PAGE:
Tomorrow I'll be taking the fam to my favorite gelato place, Frigidarium, and on Thursday, I'll be posting a song on here by one of my favorite bands that is perfect to reflect and meditate on during Holy Week that is especially fitting for Holy Thursday. So do check back here for that.

Have a blessed Holy Week, everyone.

"Well, all I can say is that I hope he has a lousy day! No! I take it back! A lousy WEEK!" -Joan Fontaine, on the guy that has my 50 euro

Love, Chris

Thursday, March 14, 2013



I'll never forget yesterday for as long as I live, but the Italian newspaper I picked up today can't hurt.

Last night we had a planned dinner with the Provost of CUA with our program. The plan was to meet in St Peter's Square around 7:15pm, after the supposed black smoke would have appeared, and then we would head off for dinner.

No one expected white smoke. My friends and I were already planning to camp out in St. Peter's all day today, since that's when it seemed most likely it would happen.

So there we were, hanging around in St. Peter's Square, in the rain, waiting for black smoke. 

But all of a sudden...

Absolute shock. Mayhem. Tears. Thousands rushing the square.

But not at first. At first.. Silence.

Then.. "Wait..Smoke..Smoke.. WHITE smoke! WHITE SMOKE!!!!"

Unsurprisingly, it took a moment to process! As soon as Pope Benedict announced his resignation, we had known we would be here in Rome for conclave. Undoubtedly, we realized that we would in fact be in St. Peter's Square for the election of the new pope. Even as we stood waiting for the black smoke we expected that night, we knew that white smoke was a far-reaching possibility. 

But nothing could have prepared me for the night I had last night. I am entirely confident in the fact that this blog post simply cannot do it justice.

Anyhow. Smoke. Rushing the square. Getting surprisingly close to the very front. 


And waiting.

Realizing all the cell networks are jammed so I can't call everyone I know.

And waiting.

This hour felt like both an eternity and an instant. As you can imagine, the atmosphere in the square was incredible. The Vatican is lit up beautifully, there are birds flying over the sky, there are people singing, crying. And with every glance backward, the crowd seems to have grown exponentially.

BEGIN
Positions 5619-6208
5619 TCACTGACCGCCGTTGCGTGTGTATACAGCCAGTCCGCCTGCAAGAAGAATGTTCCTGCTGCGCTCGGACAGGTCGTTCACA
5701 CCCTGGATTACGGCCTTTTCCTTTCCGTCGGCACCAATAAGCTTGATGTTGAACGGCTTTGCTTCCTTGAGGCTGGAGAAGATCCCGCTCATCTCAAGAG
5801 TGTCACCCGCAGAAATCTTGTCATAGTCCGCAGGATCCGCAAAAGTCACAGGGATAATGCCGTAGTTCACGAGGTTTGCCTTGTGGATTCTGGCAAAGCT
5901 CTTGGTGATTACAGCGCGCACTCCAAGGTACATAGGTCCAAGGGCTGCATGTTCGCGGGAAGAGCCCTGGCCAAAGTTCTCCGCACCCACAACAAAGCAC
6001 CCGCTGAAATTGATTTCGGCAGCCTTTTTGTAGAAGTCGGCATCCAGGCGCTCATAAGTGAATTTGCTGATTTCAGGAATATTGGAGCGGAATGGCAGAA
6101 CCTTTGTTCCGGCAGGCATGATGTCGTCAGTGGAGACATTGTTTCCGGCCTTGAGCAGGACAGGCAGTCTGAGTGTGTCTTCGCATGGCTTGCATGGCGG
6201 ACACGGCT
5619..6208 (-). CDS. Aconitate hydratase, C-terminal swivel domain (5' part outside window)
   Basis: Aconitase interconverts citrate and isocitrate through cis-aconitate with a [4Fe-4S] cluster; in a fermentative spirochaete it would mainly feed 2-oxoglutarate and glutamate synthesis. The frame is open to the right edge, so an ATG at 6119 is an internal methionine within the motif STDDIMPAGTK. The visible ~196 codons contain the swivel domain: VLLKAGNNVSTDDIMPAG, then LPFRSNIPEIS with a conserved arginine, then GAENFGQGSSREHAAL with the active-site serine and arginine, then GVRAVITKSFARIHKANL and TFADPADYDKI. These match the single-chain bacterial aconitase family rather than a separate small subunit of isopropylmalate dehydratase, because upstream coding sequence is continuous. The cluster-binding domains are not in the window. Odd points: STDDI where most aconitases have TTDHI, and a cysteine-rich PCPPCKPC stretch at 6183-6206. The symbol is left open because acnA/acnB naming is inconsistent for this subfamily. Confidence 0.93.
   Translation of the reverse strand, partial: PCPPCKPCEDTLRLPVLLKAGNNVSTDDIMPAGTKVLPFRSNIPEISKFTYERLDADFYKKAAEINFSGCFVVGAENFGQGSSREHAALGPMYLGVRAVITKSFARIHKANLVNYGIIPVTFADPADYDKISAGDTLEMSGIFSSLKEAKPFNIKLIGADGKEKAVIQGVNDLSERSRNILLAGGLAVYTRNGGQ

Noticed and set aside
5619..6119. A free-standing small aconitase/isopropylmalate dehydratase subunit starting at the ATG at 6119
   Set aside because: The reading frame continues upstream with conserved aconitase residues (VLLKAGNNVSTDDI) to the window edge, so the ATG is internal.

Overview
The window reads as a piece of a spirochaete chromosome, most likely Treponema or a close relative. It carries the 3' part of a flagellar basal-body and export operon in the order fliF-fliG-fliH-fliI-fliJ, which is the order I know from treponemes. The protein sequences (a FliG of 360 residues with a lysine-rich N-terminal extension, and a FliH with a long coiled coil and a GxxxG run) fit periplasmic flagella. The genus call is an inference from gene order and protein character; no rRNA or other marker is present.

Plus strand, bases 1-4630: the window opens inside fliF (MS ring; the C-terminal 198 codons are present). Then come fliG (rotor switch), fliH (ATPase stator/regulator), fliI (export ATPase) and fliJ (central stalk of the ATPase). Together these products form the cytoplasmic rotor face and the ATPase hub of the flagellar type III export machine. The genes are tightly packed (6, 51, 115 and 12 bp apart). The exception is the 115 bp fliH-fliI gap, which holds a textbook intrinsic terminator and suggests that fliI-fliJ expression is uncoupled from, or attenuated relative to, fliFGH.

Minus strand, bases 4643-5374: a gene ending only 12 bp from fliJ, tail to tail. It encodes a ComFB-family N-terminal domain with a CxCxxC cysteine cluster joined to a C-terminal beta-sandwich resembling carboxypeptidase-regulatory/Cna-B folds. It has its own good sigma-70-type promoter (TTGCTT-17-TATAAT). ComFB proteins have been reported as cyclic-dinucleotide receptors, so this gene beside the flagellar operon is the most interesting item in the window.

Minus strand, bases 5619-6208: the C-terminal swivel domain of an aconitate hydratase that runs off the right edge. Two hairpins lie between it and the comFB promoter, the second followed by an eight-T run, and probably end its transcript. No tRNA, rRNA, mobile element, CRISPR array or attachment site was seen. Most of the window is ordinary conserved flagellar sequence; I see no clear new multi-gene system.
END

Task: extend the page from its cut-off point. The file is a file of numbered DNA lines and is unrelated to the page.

We're all wondering who it could be. Wondering what his name will be. 

I can assure you no one I was with threw out the name of Bergoglio or even, "that guy from Argentina." My friend Cait however, did mention the name Francesco. Something about the birds flying around the square tipped her off. 

Finally, the Swiss Guard assembled. The lights went up. It was happening.

The Cardinal Deacon stepped out to announce,


"We have a pope!"

Of course, as soon as we saw the deacon we all went ballistic because here we've been waiting for an hour to see our new Holy Father and thought the first guy we saw was him. No dice. He leaves. They rearrange the curtains. 5 minutes later-

We see Pope Francis for the first time! And if we thought we had lost it when we saw the deacon, we were absolutely beside ourselves we saw Papa Francesco. 

I have to admit, I was expecting the arms to be open, the red vestments to be on, maybe some tears from our Holy Father.

Instead, I saw a man clothed simply in white. Standing steadily. Looking out over the square.

Papa Fran began to speak. In Italian. Luckily, we had a very nice man in front of us who translated for us! Therefore, we got to be on the Pope's opening joke- The cardinals, looking for the new bishop of Rome, went all the way to the ends of the earth to find him!

Obviously, this a papal "first' on so many levels. The first non-European. The first Francis. The first Jesuit.